Private moon lander 'Odysseus' tipped on its side but 'alive and well'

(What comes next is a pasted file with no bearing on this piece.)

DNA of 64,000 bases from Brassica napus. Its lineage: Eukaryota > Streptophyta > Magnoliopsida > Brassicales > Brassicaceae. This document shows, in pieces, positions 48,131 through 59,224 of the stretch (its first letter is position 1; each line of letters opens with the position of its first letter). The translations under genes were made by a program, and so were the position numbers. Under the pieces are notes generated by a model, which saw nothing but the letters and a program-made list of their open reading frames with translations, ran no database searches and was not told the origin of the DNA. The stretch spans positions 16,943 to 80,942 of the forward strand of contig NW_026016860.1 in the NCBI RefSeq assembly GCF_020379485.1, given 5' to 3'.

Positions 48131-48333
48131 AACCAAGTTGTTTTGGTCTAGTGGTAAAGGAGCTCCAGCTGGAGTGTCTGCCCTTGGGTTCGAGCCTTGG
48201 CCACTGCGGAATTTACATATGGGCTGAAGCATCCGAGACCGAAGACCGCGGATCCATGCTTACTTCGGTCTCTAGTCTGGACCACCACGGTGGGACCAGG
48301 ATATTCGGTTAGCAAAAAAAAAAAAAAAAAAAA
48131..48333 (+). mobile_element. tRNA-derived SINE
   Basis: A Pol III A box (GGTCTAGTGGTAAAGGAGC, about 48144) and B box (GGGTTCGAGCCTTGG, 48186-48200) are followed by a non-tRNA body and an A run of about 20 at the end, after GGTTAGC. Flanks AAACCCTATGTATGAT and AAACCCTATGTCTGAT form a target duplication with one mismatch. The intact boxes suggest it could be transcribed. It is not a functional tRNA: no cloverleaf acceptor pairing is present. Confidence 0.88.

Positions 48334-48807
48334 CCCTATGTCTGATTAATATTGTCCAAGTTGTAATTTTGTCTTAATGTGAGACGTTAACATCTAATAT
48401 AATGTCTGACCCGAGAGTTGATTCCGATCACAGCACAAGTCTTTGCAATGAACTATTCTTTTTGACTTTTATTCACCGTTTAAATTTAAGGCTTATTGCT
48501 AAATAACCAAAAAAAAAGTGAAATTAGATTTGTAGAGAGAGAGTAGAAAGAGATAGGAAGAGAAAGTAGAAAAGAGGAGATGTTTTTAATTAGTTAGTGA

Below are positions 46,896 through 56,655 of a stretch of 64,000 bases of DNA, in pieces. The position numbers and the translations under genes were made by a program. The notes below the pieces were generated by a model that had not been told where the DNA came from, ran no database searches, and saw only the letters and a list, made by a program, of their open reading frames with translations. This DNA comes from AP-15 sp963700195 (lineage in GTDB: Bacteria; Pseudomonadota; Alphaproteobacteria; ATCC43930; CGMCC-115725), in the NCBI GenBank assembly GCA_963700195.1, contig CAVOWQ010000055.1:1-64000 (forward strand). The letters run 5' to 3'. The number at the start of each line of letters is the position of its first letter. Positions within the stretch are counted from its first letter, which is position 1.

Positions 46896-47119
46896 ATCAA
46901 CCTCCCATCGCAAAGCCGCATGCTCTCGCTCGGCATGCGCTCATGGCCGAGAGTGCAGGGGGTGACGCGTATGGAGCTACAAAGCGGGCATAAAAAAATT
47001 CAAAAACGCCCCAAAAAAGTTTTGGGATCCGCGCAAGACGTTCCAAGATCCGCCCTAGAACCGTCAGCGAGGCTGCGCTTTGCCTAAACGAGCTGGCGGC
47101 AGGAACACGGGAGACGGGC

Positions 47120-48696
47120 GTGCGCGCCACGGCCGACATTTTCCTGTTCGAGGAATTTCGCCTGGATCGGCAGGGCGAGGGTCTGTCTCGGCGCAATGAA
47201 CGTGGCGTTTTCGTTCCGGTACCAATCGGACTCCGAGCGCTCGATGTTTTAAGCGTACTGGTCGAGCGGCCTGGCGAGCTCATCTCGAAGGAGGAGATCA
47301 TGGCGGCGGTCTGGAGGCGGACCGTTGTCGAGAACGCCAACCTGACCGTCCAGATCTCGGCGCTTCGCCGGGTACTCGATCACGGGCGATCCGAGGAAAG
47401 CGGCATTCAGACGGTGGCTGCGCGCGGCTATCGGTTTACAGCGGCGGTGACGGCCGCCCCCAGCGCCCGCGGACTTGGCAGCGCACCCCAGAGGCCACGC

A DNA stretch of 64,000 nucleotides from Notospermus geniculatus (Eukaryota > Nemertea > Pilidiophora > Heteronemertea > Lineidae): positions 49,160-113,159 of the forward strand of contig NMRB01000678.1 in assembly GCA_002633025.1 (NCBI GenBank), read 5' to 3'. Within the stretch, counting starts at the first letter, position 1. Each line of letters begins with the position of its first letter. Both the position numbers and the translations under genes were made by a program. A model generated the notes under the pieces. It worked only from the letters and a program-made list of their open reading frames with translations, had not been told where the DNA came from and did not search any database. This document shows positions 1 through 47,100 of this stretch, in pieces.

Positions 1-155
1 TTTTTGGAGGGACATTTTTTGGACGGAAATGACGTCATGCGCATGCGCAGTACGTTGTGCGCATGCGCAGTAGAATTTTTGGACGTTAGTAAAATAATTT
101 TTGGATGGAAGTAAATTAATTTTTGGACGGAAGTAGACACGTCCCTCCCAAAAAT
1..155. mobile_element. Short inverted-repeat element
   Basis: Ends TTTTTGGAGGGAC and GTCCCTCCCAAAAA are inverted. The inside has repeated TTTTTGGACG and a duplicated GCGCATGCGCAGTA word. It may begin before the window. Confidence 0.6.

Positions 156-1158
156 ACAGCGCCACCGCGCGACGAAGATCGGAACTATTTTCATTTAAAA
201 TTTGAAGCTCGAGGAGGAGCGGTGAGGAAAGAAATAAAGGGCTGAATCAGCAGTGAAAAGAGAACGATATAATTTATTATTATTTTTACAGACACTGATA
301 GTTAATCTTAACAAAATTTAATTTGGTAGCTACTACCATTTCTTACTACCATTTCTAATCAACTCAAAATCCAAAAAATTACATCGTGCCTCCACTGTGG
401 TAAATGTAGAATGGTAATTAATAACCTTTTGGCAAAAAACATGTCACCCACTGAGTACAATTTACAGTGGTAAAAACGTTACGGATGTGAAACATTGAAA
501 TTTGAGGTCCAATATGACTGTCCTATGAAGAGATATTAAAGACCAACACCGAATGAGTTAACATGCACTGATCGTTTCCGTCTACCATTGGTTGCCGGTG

The private lunar lander Odysseus is "alive and well" after landing on the Moon, but it ended up resting on its side instead of standing upright as intended, according to data analyzed by flight engineers at Intuitive Machines, the Houston-based company that designed and launched the vehicle. The lander's final descent appeared to have been complicated by one of its six landing legs catching on the Moon's surface, causing the vehicle to tip over and come to rest sideways, propped up on a rock. Despite the unexpected position, Intuitive Machines CEO Stephen Altemus said that all indications are that the lander is stable and close to its intended landing site near the Malapert A crater in the Moon's south pole region. He added that communication has been established with the lander, and mission control operators are sending commands to the vehicle. Photos from the surface are expected to be released shortly. The touchdown marked the first privately-funded landing on the Moon, and the first from the US since the 1970s.